Avian colibacillosis is caused by a group of pathogens designated avian pathogenic Escherichia coli (APEe).
Despite being known for over a century, avian colibacillosis remains one of the majar endemic diseases
affiicting the poultry industry worldwide. Autologous bacterins provide limited serotype-specific protection,
yet multiple serogroups are associated with disease, especially 01, 02 and 078 among many others.
Experimental infection models have facilitated the identification of some key APEC virulence gene s and
have allowed testing ofvaccine candidates. Well-recognized virulence factors indude Type 1 (FI) and P (Pap/
Prs) fimbriae for colonization, IbeA for invasion, iron acquisition systems, TraT and Iss for serum survival,
K and O antigens for anti-phagocytic activity, and a temperature-sensitive haemagglutinin of imprecise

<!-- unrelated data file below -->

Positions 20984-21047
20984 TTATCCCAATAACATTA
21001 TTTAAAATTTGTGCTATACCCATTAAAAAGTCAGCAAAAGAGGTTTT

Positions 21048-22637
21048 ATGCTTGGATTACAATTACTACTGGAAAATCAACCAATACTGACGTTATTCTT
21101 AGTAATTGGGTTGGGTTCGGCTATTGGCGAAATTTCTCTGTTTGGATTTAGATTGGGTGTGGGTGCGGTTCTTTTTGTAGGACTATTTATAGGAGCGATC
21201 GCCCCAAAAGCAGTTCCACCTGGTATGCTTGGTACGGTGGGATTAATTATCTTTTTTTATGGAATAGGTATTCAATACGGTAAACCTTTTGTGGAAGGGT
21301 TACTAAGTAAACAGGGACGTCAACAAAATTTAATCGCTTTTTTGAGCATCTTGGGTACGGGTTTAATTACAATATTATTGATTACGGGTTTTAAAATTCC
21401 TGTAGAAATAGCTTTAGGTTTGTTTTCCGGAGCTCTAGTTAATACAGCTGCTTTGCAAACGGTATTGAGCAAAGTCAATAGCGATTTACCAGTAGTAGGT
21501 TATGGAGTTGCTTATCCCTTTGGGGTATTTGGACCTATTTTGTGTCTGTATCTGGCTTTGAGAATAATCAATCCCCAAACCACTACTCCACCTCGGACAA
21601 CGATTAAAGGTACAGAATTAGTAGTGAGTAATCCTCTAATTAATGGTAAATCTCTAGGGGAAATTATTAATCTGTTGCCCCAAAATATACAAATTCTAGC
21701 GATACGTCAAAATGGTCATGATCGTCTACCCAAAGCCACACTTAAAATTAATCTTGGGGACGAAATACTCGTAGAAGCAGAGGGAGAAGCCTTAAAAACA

function. Intriguingly, these factors do not occur universally among APEC, suggesting the presence of
multiple alternative mechanisms mediating pathogenicity. The recent availability of the first complete APEC
genome sequence can be expected to accelerate the identification of bacterial genes expressed during
infection and required for virulence. High-throughput molecular approaches like signature-tagged
transposon mutagenesis have already proved invaluable in revealing portfolios of gene s expressed by
pathogenic bacteria during infection, and this has enabled identification of APEC 02 factors required for
septicaemia in the chicken model. Complimentary approaches, such as in vivo-induced antigen technology,
exist to define the activities of APEC in vivo. In recent years, reverse vaccinology and immuno-proteomic
approaches have also enabled identification of novel vaccine candidates in other bacterial pathogens.
Collectively, such information provides the basis for the development or improvement of strategies to control
APEC infections in the food-producing avian species.